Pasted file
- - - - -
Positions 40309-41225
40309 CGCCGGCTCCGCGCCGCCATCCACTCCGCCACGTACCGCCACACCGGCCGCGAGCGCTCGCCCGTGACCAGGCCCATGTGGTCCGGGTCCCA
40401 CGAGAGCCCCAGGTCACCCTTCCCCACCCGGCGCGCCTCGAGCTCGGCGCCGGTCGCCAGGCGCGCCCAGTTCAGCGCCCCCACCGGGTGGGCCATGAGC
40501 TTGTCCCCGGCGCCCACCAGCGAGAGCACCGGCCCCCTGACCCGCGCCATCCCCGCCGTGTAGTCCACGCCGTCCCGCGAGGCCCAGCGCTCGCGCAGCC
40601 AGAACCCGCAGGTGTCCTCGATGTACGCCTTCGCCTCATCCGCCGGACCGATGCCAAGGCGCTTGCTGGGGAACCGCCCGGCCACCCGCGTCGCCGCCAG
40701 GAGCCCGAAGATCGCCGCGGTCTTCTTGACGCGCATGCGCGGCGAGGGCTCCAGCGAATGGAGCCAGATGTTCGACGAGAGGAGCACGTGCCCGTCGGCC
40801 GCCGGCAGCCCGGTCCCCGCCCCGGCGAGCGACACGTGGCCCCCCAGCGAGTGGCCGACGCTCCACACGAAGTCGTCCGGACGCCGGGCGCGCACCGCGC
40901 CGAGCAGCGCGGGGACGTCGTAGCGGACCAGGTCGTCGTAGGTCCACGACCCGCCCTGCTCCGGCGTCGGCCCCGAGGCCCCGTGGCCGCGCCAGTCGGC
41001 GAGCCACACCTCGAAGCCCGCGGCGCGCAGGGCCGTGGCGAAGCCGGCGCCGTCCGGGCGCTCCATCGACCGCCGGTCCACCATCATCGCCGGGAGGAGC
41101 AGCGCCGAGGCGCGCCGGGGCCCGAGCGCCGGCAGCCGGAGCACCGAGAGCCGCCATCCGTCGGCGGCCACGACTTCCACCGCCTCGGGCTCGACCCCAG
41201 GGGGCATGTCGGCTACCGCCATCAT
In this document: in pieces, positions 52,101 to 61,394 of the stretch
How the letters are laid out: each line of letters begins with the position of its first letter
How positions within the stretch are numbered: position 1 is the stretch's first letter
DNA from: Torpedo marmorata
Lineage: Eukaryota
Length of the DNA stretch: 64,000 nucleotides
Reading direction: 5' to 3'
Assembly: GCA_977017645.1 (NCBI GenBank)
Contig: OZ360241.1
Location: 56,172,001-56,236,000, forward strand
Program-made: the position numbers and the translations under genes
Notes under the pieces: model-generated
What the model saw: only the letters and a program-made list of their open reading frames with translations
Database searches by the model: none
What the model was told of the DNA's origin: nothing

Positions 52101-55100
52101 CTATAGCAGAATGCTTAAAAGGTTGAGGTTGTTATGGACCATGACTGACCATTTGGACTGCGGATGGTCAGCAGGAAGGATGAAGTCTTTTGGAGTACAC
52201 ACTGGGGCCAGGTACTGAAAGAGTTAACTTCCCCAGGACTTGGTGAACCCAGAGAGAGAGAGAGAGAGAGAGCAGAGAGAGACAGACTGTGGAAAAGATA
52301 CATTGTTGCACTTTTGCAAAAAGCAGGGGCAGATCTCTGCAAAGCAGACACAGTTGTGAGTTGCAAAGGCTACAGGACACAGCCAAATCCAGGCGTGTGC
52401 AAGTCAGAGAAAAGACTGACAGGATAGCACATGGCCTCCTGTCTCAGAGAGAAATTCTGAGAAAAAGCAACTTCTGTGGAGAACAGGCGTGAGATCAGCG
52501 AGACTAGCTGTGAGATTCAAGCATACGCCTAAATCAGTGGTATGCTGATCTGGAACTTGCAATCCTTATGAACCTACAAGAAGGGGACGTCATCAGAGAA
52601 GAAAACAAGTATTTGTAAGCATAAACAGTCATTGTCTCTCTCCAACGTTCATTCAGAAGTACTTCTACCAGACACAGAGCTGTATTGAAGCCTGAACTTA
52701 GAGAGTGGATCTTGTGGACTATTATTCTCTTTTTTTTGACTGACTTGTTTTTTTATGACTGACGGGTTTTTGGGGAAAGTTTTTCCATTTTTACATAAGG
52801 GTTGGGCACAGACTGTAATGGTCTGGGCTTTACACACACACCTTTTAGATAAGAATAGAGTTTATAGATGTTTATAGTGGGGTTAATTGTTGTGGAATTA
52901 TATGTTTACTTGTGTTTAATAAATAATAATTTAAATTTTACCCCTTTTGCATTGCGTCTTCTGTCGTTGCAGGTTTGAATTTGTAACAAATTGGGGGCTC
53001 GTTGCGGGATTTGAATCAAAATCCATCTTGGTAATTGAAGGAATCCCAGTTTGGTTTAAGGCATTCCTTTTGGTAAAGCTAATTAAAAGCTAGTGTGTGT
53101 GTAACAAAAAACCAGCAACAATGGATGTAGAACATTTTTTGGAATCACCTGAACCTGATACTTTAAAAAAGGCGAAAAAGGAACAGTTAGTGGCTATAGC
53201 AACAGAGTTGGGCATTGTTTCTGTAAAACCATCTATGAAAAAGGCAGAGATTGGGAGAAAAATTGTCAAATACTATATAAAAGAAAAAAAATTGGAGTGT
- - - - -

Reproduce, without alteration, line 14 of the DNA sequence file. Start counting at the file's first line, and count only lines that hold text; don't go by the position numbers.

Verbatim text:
How positions within the stretch are numbered: position 1 is the stretch's first letter